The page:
Impartiality expands on the idea of flexibility. Being impartial is an intentional effort to create a design for a place, product, or program that isn’t specific for one demographic. This means that there isn’t a requirement for a person to have certain abilities to access, manipulate, or understand something.
There shouldn’t be a requirement for a person to have certain abilities to access, manipulate, or understand something.Think about the places we go. Universal design removes segregation, which believe it or not, still exists today. People should not be forced to take an alternate route to navigate a location, or maybe sit in a designated area, just because of a physical disability. “Accessible” entrances or paths are helpful, sure, but they are segregating and stigmatizing, often drawing attention to one’s limitations. Why? Think about who gets the privilege of using them: people who are different from the majority.
The basis of universal design is understanding that everyone has a different definition of “normal,” and then finding ways to make things work the same way for the greatest number of people. This means building in provisions that extend the same function, required effort, ability to be understood, safety, security, and privacy to anyone. Places, products, programs – the idea behind it is still the same.
The easy association to make here is access for wheelchairs, which is probably the best starting place when being welcoming to those with physical disabilities. Think about it. If your space can accommodate a wheelchair, which means having a step-less entry, routes that don’t have an unsafe approach (i.e., too steep of a slope and/or uneven surfaces), and plenty of room to move around without bumping into things, then there’s a pretty good chance that people who fatigue easily or rely on support from other mobility devices (e.g., walkers, canes) will have no problem with access.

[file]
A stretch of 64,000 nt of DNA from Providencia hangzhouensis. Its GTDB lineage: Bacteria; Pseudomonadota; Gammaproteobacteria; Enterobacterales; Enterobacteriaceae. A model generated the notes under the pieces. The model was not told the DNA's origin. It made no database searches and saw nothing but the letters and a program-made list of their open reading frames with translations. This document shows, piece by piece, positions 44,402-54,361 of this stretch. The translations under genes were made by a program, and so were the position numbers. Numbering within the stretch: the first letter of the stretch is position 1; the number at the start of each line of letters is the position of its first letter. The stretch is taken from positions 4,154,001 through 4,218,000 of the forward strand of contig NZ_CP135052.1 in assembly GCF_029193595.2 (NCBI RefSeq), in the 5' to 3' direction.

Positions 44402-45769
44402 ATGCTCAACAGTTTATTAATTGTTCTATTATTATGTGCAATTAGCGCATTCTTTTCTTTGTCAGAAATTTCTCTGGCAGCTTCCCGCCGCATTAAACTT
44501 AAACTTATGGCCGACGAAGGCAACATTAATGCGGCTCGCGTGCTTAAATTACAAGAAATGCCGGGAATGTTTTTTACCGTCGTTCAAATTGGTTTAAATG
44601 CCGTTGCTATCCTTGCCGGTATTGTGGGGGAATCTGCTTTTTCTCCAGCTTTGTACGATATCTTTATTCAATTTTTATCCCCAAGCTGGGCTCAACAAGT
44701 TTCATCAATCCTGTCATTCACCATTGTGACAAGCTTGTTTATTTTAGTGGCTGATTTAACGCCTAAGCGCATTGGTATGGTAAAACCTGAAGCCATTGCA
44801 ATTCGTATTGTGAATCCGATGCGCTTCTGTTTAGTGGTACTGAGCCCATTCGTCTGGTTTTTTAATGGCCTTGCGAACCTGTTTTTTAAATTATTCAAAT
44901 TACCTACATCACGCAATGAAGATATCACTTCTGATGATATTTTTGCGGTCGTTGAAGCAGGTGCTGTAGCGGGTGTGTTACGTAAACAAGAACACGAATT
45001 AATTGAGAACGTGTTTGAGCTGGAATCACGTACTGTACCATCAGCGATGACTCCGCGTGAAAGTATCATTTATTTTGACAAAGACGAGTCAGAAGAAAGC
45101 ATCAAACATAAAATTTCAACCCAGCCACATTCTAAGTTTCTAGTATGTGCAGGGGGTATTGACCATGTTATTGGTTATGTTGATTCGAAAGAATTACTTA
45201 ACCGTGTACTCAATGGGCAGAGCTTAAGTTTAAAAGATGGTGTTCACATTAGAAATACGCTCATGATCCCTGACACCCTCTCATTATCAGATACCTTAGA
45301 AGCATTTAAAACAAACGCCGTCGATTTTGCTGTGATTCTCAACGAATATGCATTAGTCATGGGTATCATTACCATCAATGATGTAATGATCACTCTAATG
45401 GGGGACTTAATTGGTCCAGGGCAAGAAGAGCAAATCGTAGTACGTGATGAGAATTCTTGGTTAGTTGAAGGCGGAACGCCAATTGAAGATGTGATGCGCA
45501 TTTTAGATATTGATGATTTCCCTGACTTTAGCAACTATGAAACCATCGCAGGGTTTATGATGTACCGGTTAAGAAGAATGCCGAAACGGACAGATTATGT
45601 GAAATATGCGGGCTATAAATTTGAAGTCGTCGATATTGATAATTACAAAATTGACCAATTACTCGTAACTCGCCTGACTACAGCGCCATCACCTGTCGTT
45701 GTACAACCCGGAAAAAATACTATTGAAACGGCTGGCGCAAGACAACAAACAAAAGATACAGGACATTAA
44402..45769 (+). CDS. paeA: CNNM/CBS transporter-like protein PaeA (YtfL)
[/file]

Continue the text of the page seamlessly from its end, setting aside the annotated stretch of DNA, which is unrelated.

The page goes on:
Think about how things can be reached, seen, and used, no matter if someone is sitting down or standing up.It’s not just about getting inside, though. Think about how things can be reached, seen, and used, no matter if someone is sitting down or standing up. People with visual or hearing impairments may need different cues to help them figure out where to go and what to do. Individuals with cognitive impairments may benefit from staff members who understand that it might take a little longer to process information, or know that the amount of sensory stimuli can have an effect on communication styles.
If you’re going to offer something to the public, consider how the design can be impartial, welcoming the greatest number of people.Now, there are bound to be some questions going through your mind about impartiality. We don’t hold the position that everything has to be impartial, specifically when it comes to programs (for example, competitive events or sports). There are some things in life that people participate in because they’ve spent a lot of time developing a specific skill that other people haven’t. We commend that, and certainly don’t discourage it. However, if you’re going to offer something – anything – to the public, we want you to truly consider how the design can be impartial, welcoming the greatest number of people.[bookpagefooter]